Assessing the Effects of the Gulf of Mexico Oil Spill on Human Health: A Summary of the June 2010 Workshop

National Academies Press
Free sample

From the origin of the leak, to the amount of oil released into the environment, to the spill's duration, the 2010 Gulf of Mexico oil spill poses unique challenges to human health. The risks associated with extensive, prolonged use of dispersants, with oil fumes, and with particulate matter from controlled burns are also uncertain. There have been concerns about the extent to which hazards, such as physical and chemical exposures and social and economic disruptions, will impact the overall health of people who live and work near the area of the oil spill.

Although studies of previous oil spills provide some basis for identifying and mitigating the human health effects of these exposures, the existing data are insufficient to fully understand and predict the overall impact of hazards from the Deepwater Horizon oil spill on the health of workers, volunteers, residents, visitors, and special populations. Assessing the Effects of the Gulf of Mexico Oil Spill on Human Health identifies populations at increased risks for adverse health effects and explores effective communication strategies to convey health information to these at-risk populations. The book also discusses the need for appropriate surveillance systems to monitor the spill's potential short- and long-term health effects on affected communities and individuals.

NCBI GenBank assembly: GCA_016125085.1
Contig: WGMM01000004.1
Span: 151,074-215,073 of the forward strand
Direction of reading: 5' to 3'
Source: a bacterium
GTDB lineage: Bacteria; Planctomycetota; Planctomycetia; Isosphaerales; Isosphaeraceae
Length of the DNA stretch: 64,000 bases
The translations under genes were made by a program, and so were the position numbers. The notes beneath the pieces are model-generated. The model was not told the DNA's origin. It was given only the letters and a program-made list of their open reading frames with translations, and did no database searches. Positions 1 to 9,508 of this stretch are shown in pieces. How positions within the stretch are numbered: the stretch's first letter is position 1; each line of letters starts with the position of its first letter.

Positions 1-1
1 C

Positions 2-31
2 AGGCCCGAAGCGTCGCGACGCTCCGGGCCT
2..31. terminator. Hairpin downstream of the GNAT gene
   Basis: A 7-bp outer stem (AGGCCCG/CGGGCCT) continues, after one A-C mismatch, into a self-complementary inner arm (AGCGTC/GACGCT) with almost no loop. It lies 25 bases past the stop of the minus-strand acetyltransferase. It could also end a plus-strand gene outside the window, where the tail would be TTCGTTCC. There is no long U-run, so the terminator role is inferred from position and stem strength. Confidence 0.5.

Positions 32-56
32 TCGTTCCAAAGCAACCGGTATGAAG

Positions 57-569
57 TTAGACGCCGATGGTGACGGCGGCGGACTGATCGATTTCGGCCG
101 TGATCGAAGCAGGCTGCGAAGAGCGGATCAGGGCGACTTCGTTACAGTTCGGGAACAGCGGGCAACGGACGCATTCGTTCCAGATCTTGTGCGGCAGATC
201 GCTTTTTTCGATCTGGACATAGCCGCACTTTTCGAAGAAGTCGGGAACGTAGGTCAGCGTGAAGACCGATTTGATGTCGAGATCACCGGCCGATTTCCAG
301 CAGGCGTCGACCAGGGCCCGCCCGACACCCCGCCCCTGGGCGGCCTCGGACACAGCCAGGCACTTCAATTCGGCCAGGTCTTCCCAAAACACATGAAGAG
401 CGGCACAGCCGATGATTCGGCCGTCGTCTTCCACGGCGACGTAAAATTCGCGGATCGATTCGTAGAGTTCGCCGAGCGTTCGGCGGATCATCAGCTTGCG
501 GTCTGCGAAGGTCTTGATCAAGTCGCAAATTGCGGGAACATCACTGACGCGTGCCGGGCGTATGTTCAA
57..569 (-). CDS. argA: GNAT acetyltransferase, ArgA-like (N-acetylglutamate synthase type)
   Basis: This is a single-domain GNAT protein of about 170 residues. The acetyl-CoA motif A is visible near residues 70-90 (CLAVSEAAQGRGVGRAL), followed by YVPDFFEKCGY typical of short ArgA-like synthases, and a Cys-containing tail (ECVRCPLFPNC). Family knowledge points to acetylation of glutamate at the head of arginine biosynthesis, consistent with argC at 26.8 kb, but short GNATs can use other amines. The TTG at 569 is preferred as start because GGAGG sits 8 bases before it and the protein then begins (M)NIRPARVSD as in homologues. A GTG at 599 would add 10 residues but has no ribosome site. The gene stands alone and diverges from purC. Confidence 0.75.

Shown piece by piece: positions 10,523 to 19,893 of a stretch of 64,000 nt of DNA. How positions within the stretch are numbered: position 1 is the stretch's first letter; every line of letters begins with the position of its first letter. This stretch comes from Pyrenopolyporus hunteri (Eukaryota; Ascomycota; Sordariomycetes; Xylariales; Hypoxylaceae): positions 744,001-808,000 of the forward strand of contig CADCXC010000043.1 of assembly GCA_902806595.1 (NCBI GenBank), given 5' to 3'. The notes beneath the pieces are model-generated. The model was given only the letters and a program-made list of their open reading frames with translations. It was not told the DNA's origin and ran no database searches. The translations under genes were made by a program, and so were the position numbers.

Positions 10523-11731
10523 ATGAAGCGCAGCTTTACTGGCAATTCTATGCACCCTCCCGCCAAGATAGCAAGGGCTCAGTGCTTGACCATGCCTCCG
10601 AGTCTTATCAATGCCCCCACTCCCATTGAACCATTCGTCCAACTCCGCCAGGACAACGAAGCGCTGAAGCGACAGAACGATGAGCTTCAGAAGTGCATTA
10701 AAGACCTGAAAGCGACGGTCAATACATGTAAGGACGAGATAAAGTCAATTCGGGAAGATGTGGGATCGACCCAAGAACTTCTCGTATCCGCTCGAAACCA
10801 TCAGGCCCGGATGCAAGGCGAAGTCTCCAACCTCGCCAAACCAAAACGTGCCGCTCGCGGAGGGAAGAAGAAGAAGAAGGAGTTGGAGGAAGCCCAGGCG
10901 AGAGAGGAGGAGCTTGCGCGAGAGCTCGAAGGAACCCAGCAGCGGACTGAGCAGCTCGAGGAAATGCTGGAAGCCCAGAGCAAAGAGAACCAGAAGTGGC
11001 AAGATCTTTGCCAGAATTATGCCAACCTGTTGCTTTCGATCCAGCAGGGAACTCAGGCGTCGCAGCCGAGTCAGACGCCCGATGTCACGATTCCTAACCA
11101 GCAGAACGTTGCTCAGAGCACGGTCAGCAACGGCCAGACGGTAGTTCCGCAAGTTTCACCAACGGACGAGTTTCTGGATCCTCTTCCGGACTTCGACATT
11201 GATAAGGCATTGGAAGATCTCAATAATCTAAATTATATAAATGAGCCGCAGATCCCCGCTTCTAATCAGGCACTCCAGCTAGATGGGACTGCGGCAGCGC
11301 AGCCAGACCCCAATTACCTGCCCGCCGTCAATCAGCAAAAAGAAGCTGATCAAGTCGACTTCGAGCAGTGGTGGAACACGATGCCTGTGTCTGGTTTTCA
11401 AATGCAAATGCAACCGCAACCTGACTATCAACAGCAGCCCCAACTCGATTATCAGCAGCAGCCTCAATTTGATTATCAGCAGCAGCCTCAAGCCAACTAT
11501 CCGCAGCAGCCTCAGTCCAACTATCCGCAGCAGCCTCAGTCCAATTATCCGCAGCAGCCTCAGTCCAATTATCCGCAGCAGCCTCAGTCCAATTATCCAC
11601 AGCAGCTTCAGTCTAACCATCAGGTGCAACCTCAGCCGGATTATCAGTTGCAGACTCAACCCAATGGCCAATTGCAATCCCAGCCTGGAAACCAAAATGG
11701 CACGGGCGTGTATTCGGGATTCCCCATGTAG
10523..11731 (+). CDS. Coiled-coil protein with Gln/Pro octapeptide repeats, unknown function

Assessing the Effects of the Gulf of Mexico Oil Spill on Human Health is a useful resource that can help policy makers, public health officials, academics, community advocates, scientists, and members of the public collaborate to create a monitoring and surveillance system that results in "actionable" information and that identifies emerging health risks in specific populations.
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Additional Information

Publisher
National Academies Press
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Published on
Sep 1, 2010
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Pages
200
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ISBN
9780309161145
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Language
English
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Genres
Medical / General